The Changing Revenue Manager: How Online Competition Is Impacting Personnel Demands

By Christian Koestler President & CEO, Lixto, Inc. | March 11, 2012

As the “Great Recession” in the United States winds down, the hotel industry is making its way back – slowly. According to’s Hotel Industry Pulse (HIP) index – an indicator that tracks monthly business conditions in the industry – future business activity in the U.S. hotel industry has been edging upward month by month.

Five of the HIP’s forward-looking yielded positive contributions, while four indicators of future business activity had negative or zero contributions. The message? As the industry continues to deal with an uncertain global economy, hoteliers will need to hone skills and practice sharp management to remain competitive and grow.

Revenue management is at the core of the picture, with its impact squarely in profit generation. In coming months and years, the hotel industry faces one of its greatest challenges in how best to find, and then use, talent in revenue management to gain competitive advantage and drive value for the business.

Adding to the challenge is the continuing growth of online business in the industry. Online travel agencies, greater use of direct websites by consumers and mobile technologies are changing the mix of skills a revenue manager must maintain. Whereas hotels once could hire, train or even re-classify employees as revenue managers, they must do much more than that going forward.

Lodging executives must find ways to recruit and hire the right people with the right qualifications, and then grow that revenue management talent to generate superior levels of service, performance and results. The challenge to identify the qualifications, and find someone with those – or who can develop them – becomes even harder when the qualifications change as quickly as technology changes. But overcoming this challenge is critical to the success of a lodging business. When revenue managers can align with critical business needs, properties will be in a much better position to create sustainable competitive advantage and long-term value.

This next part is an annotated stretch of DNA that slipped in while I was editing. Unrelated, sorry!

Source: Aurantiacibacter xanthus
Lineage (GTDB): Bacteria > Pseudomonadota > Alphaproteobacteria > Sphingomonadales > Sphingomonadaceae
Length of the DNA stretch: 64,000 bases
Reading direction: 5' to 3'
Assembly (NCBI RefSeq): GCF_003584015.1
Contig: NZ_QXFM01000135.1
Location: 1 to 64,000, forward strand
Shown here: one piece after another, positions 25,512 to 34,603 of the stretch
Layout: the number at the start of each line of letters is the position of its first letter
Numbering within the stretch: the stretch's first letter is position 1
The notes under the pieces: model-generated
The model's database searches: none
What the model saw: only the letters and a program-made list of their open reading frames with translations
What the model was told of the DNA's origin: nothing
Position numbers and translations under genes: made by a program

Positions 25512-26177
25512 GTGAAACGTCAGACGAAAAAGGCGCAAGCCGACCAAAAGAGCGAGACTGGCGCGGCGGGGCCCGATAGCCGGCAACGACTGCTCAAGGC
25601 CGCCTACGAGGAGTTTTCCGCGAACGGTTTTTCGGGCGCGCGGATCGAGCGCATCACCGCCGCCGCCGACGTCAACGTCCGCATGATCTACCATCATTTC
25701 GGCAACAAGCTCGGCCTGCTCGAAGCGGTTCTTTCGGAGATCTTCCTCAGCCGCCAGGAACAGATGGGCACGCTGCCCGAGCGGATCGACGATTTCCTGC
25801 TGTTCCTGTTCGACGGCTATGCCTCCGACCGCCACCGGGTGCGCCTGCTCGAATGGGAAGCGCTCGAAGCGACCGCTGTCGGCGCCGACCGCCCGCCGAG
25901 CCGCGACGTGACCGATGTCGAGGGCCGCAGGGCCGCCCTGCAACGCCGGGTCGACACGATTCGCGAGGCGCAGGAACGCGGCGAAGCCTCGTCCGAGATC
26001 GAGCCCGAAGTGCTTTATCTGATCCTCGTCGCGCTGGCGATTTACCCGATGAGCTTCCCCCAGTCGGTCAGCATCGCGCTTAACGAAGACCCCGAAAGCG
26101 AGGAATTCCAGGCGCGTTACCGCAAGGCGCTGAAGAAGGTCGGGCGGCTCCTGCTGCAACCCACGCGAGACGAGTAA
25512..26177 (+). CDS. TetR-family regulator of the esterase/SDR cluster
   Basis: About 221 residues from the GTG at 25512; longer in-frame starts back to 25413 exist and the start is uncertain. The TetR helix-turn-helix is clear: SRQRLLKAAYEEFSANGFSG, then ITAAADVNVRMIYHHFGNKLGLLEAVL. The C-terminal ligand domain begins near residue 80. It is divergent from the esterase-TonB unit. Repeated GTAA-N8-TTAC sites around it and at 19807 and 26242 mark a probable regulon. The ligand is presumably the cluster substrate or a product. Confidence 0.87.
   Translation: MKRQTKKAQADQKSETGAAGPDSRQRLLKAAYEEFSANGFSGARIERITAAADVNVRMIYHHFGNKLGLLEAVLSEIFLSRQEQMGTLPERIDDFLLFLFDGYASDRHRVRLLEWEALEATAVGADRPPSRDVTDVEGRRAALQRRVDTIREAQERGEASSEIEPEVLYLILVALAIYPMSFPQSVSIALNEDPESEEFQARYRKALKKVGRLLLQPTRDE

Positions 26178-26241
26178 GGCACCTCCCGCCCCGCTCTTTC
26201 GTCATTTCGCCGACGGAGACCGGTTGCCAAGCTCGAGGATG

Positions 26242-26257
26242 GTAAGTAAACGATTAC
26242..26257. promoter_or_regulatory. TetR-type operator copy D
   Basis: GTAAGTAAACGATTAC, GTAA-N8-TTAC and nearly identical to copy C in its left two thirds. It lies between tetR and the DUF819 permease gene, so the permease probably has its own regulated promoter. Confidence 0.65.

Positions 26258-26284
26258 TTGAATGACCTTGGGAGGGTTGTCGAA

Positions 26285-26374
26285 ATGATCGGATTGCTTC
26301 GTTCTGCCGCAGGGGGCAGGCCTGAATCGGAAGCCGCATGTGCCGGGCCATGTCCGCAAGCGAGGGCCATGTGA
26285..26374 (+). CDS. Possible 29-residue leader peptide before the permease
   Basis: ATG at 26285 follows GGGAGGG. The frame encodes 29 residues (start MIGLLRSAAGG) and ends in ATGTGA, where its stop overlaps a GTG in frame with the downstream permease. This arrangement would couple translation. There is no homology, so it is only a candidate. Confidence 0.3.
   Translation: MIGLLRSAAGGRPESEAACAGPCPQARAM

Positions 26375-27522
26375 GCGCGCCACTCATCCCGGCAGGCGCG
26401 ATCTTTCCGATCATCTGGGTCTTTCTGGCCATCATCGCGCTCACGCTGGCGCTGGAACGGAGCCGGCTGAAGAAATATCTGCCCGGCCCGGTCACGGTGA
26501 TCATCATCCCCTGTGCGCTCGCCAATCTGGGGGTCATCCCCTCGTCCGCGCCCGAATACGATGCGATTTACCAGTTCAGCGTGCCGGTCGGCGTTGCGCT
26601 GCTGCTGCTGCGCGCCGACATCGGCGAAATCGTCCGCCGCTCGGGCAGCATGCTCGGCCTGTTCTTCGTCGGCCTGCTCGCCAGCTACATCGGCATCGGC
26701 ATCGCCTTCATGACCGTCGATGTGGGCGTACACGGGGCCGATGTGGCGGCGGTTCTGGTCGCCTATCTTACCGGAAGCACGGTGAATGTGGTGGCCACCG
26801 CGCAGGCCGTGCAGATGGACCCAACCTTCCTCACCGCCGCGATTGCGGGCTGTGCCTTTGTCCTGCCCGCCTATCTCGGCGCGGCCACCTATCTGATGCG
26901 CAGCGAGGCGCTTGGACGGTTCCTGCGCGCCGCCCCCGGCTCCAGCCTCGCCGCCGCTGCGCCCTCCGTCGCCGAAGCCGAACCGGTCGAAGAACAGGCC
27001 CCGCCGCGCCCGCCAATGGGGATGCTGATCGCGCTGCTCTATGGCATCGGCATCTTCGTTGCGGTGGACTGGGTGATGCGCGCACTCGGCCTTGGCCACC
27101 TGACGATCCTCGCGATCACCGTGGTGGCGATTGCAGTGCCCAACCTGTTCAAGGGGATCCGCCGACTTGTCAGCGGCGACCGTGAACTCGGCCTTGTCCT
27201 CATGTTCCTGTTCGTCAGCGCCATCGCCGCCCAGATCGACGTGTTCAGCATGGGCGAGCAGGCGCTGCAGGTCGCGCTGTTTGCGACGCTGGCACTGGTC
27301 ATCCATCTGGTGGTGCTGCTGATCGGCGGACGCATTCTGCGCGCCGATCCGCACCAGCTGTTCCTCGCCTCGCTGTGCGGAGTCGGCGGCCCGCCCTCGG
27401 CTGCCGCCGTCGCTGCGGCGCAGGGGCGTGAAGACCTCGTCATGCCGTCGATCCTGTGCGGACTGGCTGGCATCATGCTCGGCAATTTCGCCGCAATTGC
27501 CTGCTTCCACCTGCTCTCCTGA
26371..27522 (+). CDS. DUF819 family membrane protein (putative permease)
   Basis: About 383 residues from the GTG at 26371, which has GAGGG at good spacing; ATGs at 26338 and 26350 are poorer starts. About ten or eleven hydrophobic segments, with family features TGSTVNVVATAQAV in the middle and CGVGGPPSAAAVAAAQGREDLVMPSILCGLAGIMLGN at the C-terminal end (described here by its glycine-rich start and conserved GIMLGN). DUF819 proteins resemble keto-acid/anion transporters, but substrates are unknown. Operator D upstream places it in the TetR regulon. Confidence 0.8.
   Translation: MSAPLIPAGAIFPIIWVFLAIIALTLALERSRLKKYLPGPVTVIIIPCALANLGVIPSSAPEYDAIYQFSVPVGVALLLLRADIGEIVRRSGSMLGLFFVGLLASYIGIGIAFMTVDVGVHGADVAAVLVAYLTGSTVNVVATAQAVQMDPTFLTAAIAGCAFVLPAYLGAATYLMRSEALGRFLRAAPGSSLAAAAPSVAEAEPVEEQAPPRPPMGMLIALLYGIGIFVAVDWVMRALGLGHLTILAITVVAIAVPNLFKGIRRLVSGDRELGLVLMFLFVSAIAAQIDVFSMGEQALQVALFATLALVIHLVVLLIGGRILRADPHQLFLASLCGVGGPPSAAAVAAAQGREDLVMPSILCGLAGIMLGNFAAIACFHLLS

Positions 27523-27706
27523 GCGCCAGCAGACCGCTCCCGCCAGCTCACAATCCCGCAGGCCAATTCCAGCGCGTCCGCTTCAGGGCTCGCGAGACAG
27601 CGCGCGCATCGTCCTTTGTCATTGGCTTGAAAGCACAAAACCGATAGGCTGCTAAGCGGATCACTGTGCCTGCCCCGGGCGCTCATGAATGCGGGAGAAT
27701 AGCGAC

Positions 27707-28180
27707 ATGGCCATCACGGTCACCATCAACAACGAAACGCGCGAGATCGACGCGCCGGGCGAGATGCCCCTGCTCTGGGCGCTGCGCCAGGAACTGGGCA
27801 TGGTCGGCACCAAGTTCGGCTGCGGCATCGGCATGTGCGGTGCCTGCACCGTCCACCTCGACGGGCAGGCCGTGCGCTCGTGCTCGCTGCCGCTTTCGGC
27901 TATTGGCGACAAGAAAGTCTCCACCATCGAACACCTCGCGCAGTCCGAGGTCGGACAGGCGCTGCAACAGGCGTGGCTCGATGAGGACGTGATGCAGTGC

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Guest Service: Empowering People

Excellent customer service is vitally important in all businesses but it is especially important for hotels where customer service is the lifeblood of the business. Outstanding customer service is essential in creating new customers, retaining existing customers, and cultivating referrals for future customers. Employees who meet and exceed guest expectations are critical to a hotel's success, and it begins with the hiring process. It is imperative for HR personnel to screen for and hire people who inherently possess customer-friendly traits - empathy, warmth and conscientiousness - which allow them to serve guests naturally and authentically. Trait-based hiring means considering more than just a candidate's technical skills and background; it means looking for and selecting employees who naturally desire to take care of people, who derive satisfaction and pleasure from fulfilling guests' needs, and who don't consider customer service to be a chore. Without the presence of these specific traits and attributes, it is difficult for an employee to provide genuine hospitality. Once that kind of employee has been hired, it is necessary to empower them. Some forward-thinking hotels empower their employees to proactively fix customer problems without having to wait for management approval. This employee empowerment—the permission to be creative, and even having the authority to spend money on a customer's behalf - is a resourceful way to resolve guest problems quickly and efficiently. When management places their faith in an employee's good judgment, it inspires a sense of trust and provides a sense of higher purpose beyond a simple paycheck. The April issue of the Hotel Business Review will document what some leading hotels are doing to cultivate and manage guest satisfaction in their operations.